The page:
Peer review of: Michal Stoklosa (American Cancer Society), No surge in illicit cigarettes after implementation of menthol ban in Nova Scotia, Tobacco Control 2018

For an explanation of what this post is, please see this brief footnote post.

The paper reviewed here is available, open access, here.


It is vaguely embarrassing to write a review of this piece, which is effectively a bad local newspaper story, dressed up as if it were scientific research (though not nearly as embarrassing as being the the journal that published it). However, it is worth a few minutes because it will inevitably be used in the absurd-but-persistent propaganda efforts to claim that bans — in particular, flavor bans — do not create alternative supply chains. The open access status of the article, unlike most articles at the journal, is a bit of a giveaway about its purpose.

On the upside, it is a good quick teaching example about the standard public health research practice of ignoring competing hypotheses and explanations. There are three layers of that in this case.

The author observed that after the 2015 ban of menthol cigarettes in Nova Scotia, government data did not show a substantial increase in seizures of illicit trade cigarettes. From this he concludes there was no “surge” in illicit sales. That is literally the entire analysis. It is basically a one-day’s-work feature story from a local news reporter (who, unlike someone writing an ostensibly scientific paper, could be forgiven for using a vague term like “surge” as a unit of measure).

The reported government data shows constant levels of seizures, modulo noise, from 2010 to 2018. The author chose to start reporting the time series in 2008, presumably because that year had three times as many seizures as subsequent years, thus creating a graph that fools the reader into seeing a downward trend where there is really no trend over the relevant period. There is actually an uptick at the time of the ban, though nothing should be made of this. Indeed, nothing should be made of any of this.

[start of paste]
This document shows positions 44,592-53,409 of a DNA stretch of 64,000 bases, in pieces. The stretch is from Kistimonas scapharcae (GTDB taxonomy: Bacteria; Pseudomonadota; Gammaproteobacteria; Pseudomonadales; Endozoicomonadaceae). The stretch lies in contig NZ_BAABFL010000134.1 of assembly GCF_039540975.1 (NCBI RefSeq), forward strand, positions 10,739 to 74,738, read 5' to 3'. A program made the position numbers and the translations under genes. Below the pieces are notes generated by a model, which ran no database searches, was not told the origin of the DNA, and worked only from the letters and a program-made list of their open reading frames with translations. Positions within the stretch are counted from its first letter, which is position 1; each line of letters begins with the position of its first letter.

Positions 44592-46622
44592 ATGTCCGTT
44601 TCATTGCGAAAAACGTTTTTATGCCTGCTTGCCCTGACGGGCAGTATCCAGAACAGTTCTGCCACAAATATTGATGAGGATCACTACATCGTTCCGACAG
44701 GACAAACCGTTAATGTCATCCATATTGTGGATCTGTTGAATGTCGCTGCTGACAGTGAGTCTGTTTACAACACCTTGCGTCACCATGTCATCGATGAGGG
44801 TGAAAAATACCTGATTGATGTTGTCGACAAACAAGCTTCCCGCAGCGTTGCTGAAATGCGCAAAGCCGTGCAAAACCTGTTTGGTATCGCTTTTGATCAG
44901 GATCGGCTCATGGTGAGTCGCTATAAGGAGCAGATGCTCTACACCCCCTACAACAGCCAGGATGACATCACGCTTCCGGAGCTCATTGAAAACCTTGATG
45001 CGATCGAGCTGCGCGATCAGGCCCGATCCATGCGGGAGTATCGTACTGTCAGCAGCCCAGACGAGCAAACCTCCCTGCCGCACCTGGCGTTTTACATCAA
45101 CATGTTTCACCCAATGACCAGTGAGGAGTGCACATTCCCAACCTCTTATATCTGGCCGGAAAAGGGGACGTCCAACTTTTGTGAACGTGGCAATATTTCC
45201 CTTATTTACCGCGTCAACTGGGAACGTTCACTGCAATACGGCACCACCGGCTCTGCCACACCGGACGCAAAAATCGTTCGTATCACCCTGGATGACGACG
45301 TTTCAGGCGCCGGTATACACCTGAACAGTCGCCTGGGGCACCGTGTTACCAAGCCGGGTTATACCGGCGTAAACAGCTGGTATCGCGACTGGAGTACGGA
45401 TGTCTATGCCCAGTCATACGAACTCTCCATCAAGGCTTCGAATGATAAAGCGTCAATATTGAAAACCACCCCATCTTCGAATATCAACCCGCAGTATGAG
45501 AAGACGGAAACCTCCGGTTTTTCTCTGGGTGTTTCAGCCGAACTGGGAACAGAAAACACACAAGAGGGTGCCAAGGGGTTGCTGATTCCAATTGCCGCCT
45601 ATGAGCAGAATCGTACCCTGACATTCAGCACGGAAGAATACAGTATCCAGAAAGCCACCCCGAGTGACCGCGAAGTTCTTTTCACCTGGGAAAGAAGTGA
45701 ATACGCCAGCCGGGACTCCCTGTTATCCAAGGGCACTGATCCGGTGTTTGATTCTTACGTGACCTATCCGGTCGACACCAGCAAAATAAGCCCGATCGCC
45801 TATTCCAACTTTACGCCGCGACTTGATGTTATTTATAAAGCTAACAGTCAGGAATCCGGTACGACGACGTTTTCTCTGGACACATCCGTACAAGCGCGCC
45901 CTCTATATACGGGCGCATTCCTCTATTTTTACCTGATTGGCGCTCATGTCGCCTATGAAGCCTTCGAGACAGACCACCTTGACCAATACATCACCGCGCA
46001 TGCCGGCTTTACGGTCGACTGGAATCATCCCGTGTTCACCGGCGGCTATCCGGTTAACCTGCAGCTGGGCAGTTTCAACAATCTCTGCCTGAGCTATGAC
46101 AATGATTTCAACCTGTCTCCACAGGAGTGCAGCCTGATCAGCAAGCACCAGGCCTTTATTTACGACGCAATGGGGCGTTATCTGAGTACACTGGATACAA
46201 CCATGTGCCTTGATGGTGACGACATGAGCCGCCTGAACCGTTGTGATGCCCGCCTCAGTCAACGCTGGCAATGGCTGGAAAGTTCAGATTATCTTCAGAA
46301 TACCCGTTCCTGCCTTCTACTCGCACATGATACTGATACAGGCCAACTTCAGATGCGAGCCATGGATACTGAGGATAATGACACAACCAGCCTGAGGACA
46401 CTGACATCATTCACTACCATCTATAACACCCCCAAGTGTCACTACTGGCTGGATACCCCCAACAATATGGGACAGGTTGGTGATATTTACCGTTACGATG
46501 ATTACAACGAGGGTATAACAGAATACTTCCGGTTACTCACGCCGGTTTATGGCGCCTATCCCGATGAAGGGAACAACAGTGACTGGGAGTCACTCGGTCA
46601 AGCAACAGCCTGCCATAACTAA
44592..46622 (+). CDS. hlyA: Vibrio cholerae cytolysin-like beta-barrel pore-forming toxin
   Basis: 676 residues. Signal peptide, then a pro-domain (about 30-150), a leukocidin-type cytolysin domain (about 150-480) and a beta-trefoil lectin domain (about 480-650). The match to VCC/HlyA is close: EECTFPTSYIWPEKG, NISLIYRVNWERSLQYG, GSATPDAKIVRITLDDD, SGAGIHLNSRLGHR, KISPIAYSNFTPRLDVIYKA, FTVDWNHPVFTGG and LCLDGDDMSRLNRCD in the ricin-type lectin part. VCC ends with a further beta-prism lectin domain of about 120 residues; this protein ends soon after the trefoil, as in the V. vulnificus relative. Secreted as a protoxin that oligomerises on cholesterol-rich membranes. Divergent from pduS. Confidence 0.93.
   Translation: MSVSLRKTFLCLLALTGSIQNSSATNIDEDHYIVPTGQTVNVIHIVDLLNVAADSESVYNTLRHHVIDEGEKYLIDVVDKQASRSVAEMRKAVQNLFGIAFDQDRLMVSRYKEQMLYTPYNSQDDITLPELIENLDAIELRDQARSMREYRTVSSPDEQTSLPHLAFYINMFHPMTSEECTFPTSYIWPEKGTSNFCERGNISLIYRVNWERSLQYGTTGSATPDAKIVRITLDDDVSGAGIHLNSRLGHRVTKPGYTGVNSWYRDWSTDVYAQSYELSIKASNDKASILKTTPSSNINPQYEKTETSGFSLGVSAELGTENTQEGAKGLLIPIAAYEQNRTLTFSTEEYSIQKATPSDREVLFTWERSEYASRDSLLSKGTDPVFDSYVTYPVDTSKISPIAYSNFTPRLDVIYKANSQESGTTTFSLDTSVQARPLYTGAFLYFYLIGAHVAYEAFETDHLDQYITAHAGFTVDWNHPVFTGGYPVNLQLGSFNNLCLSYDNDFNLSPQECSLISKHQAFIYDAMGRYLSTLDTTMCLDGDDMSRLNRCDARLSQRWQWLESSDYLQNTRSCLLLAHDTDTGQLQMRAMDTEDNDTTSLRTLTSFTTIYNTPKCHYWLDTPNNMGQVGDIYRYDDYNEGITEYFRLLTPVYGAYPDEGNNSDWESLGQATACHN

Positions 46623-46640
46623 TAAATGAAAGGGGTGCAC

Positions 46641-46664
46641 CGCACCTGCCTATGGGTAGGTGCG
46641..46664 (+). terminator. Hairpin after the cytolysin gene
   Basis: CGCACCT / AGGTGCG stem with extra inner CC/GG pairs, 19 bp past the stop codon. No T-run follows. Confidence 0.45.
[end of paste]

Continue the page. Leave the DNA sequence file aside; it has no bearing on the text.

As is typical in “public health” papers, the observation “this data is consistent with the hypothesis” is erroneously interpreted as “this data supports the hypothesis.” There are multiple competing hypotheses for lack of signal that exist alongside the “no increase in illicit sales” hypothesis.

The most obvious — which is clearly true to at least some extent, and thus ignoring it is inexcusable — is that established illicit suppliers have gotten better over time at not getting caught. Amateur upstarts get caught, guaranteeing some photo-op seizures, but organized crime continues to exist because it is successful. (Perhaps tobacco controllers do not believe in evolution by natural selection.) Under this hypothesis, the established suppliers could have upped their game to meet new demand without having any effect on seizure data. The author did not even acknowledge this obvious competing explanation for the observation, let alone provide any analysis that suggests it does not invalidate the paper’s conclusions.

Another hypothesis involves the easy small-scale mentholation of non-menthol cigarettes. This can be for personal use, but it is also possible there was a “surge” in illicit sales as these adulterated products, sold in small quantities and would never end up in the seizure data. This does not seem terrible likely because there probably was not really much interest (see below), but the point it is possible, and the author (again, writing an ostensible scientific paper, not a quick newspaper story) failed to address it. It is worth mentioning because this DIY scenario is much more likely to happen in denser population where menthols are more popular, and for e-cigarettes in the event of flavor bans.

The author seems to be vaguely aware there is such a thing as a competing hypothesis. He asserts, “According to the local authorities…the enforcement efforts in Nova Scotia have not declined in the recent years”. That is literally the entirety of that analysis — no explanation for what it even means, let alone an assessment of whether that assertion is accurate — but it still belies a recognition that there are alternative explanations for the data. However, the only such explanation that is implicitly acknowledged is this one that the author implies he can dismiss. However, since does so only with hand-waving, a reduction in enforcement efforts is really still on the table as another competing hypothesis.